Gyrotrons are a high-power source of coherent microwave radiation1. Their oscillation mechanism is a cyclotron-resonance maser effect, in which a fraction of the rotational kinetic energy of a mildly relativistic magnetized electron beam is converted into electromagnetic energy. The most active area of gyrotron development is their potential use for heating magnetically confined fusion plasmas to the point of thermonuclear ignition. A major obstacle to this endeavour is that during high-power millimetre-wave operation2,3,4,5,6,7,8,9 competing modes and mode shifts seriously degrade a gyrotron’s stability and efficiency10,11,12,13. Here, we show that these problems can be overcome by active control of the electron-beam parameters during the oscillation. In doing so, we successfully demonstrate the robust steady-state operation of a 170 GHz gyrotron producing a continuous 1 MW output power with an unprecedented efficiency of over 55% in a hard-self-excitation region. Moreover, we find that an adjacent resonant mode previously expected to compete with and adversely affect the principal operating mode does not in fact jeopardize but rather helps this mode as a result of nonlinear effects. The result improves the outlook for using these devices for heating and instability control in future experimental fusion reactors, such as ITER14,15,16,17,18,19.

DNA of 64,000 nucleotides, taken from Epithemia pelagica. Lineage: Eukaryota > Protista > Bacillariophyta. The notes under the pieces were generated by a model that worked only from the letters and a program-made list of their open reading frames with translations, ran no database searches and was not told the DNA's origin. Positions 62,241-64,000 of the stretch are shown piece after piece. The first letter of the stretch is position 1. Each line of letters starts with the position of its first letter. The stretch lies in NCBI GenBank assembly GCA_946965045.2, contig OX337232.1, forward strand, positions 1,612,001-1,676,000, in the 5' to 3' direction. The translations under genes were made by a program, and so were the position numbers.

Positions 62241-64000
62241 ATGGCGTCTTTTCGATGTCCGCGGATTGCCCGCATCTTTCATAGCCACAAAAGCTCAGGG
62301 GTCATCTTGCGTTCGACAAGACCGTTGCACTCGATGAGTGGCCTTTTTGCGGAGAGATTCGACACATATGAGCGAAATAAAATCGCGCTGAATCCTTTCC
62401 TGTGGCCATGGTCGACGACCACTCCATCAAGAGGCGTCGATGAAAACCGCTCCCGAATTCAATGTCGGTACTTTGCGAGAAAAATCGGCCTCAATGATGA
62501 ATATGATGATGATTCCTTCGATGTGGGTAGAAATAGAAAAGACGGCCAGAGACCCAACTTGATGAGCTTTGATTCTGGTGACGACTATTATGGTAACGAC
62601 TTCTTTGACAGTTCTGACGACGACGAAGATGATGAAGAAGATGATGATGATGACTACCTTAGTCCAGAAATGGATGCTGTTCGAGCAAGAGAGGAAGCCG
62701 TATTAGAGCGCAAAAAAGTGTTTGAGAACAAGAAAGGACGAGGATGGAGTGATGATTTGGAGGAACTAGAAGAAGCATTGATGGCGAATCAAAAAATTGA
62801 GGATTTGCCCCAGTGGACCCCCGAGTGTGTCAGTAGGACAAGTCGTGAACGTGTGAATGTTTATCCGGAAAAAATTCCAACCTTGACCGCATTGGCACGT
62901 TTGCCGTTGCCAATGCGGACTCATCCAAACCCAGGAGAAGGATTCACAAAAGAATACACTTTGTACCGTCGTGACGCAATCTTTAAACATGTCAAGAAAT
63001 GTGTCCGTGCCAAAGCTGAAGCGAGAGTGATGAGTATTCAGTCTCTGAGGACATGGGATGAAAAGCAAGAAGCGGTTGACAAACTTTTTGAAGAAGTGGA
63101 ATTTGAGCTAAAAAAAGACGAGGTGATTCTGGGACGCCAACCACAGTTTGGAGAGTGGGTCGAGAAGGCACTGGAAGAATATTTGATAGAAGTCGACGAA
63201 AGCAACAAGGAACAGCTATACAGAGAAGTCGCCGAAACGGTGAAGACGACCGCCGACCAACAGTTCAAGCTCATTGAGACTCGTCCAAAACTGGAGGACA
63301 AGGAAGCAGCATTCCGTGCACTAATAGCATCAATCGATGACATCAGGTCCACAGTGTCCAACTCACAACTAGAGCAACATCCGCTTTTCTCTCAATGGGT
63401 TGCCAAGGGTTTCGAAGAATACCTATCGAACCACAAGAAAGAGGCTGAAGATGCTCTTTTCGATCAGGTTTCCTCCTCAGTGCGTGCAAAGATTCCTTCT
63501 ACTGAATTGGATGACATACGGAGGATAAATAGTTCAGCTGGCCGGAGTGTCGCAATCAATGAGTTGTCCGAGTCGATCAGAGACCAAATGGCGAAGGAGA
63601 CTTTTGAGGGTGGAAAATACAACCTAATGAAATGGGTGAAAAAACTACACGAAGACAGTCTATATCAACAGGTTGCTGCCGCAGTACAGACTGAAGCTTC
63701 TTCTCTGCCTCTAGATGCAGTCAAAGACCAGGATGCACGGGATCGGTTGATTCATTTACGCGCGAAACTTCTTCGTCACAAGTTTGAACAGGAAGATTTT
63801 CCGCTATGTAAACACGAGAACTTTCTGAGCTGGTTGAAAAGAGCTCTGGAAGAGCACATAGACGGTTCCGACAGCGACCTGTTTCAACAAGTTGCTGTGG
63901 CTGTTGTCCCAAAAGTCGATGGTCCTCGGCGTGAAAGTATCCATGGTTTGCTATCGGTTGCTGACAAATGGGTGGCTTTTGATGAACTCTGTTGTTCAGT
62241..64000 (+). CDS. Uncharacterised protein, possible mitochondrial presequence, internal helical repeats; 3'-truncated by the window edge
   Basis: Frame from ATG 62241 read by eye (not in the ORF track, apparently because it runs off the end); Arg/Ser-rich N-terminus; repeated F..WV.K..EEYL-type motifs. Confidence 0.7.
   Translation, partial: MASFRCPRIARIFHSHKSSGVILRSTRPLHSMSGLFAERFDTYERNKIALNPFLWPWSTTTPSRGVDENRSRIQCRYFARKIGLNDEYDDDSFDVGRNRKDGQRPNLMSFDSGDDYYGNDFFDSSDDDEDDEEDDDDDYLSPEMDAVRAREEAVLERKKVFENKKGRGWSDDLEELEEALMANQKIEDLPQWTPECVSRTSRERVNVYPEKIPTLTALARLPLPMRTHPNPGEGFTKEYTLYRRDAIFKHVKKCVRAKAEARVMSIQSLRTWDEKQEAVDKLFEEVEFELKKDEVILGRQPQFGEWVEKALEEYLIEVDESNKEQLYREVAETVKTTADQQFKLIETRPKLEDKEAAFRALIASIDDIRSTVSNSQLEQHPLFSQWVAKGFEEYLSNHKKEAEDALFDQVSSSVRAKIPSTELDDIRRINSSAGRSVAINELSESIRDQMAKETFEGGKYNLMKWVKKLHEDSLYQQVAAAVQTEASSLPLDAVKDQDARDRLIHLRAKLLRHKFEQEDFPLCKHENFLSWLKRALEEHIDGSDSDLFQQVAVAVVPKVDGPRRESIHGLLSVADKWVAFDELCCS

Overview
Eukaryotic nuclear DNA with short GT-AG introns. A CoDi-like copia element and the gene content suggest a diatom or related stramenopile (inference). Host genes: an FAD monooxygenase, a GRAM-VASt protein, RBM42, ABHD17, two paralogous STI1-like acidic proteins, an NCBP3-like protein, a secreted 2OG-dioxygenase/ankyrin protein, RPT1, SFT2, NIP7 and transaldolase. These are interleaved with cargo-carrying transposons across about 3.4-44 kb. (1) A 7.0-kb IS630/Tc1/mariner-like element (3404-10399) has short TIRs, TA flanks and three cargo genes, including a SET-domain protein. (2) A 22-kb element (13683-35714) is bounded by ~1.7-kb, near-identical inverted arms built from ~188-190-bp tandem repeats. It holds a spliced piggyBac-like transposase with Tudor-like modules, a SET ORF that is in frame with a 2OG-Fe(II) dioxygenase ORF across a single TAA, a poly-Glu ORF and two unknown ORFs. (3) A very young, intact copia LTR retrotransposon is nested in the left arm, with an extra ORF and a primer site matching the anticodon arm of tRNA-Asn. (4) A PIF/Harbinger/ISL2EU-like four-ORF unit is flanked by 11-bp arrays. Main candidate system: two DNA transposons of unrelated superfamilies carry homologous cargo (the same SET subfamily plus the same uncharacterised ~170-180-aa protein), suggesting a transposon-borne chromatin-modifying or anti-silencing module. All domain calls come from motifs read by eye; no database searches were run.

A basic configuration of the high-power gyrotron oscillator used in the experiment7 is shown in Supplementary Information, Figs S1,S2. The nominal operation mode is TE31,8, in a cylindrical open resonator, whose radius is 17.9 mm. An annular electron beam of 9.13 mm in radius is injected into the resonator along the axial magnetic field to excite TE31,8. The oscillation millimetre-wave power Posci is converted to a gaussian-like beam using a quasi-optical launcher20,21 attached to the resonator, and transmitted through an edge-cooled diamond window as Pout. Here, Pout∼0.92Posci due to the ohmic loss and the diffraction loss Ploss. The collector of the gyrotron is earthed. By applying a positive voltage Vd.c. to the resonator section against the collector, the energy recovery of the spent electron beam is available to enhance the overall efficiency22.